Today, fire escapes. The University of Houston's
College of Engineering presents this series about
the machines that make our civilization run, and
the people whose ingenuity created them.
We all know and use the term
fire escape. Of course it can mean many
things, but, when we hear it, we think of exterior
iron ladders, with platforms at each window, down
the side of a building.
We think of those iron ladders, but we see very few
of them today. Outside of action movies and love
stories, where they continue to make fine props,
the fire escape had a rather short life.
We began building upward in the mid-nineteenth
century. Six and seven-story office buildings and
tall tenement houses came before the creation of
elevator-served, steel-framed skyscrapers. Many of those old
buildings had only one open wooden stairwell. When
there were stairwell doors, they often opened
Historian Sara Wermiel tells how, when catastrophic
fires reached those buildings in the 1870s, state
legislatures finally enacted laws requiring means
for getting people out.
All this meant new technology, and what means were
devised! Elementary: equip each
upper room with a long rope.
Fantastic: a hat-like parachute,
anchored under the chin, and boots with highly
elastic soles. Practical: canvas
escape chutes, like those used on jet airplanes
today. Rube Goldberg: a rope and
pulley system that let a person lower herself in a
The familiar American 'skeleton' fire
escape finally emerged. And that artifact has
become as familiar as the farm windmill or the
railroad depot. Yet where are they? Here in the
young city of Houston, fire escapes are very hard
to find. You'll do better looking for them in older
towns — New Haven or St. Paul.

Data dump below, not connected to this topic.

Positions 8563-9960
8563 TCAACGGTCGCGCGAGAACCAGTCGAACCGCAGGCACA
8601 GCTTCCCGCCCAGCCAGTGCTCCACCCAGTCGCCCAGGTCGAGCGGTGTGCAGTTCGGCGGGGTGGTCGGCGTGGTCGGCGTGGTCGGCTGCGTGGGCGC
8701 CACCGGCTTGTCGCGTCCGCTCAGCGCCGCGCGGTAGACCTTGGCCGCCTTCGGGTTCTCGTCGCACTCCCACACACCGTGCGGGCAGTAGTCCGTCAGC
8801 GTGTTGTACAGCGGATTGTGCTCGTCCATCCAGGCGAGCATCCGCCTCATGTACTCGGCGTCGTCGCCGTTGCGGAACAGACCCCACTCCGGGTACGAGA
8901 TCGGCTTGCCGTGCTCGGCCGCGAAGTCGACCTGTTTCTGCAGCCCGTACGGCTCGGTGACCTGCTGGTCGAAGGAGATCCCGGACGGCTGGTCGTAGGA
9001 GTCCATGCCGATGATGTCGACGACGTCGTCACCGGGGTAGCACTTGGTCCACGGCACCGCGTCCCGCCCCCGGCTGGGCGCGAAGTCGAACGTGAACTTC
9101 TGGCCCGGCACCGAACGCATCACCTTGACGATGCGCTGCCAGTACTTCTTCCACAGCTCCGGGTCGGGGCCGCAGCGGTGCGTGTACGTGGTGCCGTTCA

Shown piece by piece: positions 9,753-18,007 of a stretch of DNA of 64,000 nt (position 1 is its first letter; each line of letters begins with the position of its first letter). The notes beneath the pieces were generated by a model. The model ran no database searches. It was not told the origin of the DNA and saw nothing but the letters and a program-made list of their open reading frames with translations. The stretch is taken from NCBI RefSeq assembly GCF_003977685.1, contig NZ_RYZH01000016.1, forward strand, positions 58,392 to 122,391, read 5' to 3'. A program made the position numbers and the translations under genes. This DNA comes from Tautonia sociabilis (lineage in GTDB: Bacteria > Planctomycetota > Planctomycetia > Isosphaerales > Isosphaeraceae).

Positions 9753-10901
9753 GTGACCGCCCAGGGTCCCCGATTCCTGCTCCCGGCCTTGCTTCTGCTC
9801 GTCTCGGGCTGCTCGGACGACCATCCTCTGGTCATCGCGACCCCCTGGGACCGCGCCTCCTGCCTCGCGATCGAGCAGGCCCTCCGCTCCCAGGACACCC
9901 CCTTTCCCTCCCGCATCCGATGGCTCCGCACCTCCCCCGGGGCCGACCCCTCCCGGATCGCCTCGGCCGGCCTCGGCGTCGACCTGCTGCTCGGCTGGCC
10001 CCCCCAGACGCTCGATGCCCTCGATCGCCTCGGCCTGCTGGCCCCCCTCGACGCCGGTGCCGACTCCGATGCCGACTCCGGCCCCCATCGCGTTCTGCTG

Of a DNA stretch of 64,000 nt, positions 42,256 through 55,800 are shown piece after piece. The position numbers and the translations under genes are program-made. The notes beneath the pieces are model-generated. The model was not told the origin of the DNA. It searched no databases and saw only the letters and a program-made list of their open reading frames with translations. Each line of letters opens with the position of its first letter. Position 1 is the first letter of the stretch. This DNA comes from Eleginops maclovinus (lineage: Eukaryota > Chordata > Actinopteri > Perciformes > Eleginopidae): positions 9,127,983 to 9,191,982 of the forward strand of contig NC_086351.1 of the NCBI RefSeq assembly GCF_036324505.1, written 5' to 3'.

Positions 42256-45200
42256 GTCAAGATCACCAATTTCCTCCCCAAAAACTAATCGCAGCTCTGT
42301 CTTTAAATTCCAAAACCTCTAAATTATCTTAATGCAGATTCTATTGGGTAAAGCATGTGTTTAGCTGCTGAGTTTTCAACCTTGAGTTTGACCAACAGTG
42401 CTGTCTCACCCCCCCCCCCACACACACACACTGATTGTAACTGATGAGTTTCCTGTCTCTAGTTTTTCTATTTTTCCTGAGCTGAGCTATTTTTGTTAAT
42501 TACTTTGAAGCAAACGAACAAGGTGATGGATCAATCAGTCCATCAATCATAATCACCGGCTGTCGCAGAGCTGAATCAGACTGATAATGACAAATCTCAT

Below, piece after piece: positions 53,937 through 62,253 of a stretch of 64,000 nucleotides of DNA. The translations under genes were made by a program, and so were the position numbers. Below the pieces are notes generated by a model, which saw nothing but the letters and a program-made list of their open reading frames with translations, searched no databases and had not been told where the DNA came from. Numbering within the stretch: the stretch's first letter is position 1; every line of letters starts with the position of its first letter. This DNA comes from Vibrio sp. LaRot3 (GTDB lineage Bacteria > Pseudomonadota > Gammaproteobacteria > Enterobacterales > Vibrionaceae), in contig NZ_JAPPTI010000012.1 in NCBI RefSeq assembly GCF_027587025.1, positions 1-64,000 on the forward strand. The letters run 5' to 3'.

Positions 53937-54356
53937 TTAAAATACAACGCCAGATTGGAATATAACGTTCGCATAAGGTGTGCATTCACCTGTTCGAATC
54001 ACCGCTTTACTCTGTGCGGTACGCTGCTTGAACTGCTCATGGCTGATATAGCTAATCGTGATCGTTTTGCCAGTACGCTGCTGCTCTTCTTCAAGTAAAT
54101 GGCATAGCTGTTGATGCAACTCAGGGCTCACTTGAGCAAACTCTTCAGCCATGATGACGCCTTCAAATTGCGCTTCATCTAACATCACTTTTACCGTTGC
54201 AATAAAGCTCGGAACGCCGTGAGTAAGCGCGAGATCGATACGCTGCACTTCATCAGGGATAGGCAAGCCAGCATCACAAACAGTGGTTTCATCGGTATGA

In fact, they have many huge shortcomings. Fires
come out windows in floors below the one you're on.
They invite traffic jams. The final ladder, raised
above street-level to thwart thieves, very often
jams when you reach it. And, despite that ladder,
fire escapes can provide unwanted access into
The beginning of the end for the old iron fire
escape was New York's terrible
Triangle Shirtwaist fire where 145 garment
workers died in 1911 as their ten-story factory
building burned. Many died on fire escapes as
flames billowed up from the windows below them.
Fire escapes melted and buckled, dropping people to
Today's solution is the closed, insulated
stairwell, protected by fire doors that keep smoke
from getting in. That's a still-evolving
technology. But it's one that saved countless lives
before the burning World Trade Center towers
finally collapsed. Indeed, a new development is a
closed stairwell built outside the building itself,
as a kind of enclosed fire escape.
Yet the old iron fire escape remains engraved upon
our minds as a wonderfully durable American icon.
It's where we imagine sitting with a good book,
high above the streets. It's where the gunman
escapes, or gets caught. It seems astonishing that
that's all in my mind. I can't remember
ever having actually climbed on one.
I'm John Lienhard, at the University of Houston,
where we're interested in the way inventive minds
S. A. Wermiel, No Exit: The Rise and Demise of the
Outside Fire Escape. Technology and Culture,
Vol. 44, No. 2, April 2003, pp 258-284.
An afternoon spent driving about Houston looking
for a good example of the "familiar" fire escape
yielded this one ghostly remnant -- a short
modified version of one,
and this upside-down platform from a dismantled
American "skeleton" fire escape, which was
being used as a stand at Joshua's Native Plants
and Garden Antiques, 502 W. 18th St., Houston:
The Engines of Our Ingenuity is
Copyright © 1988-2003 by John H.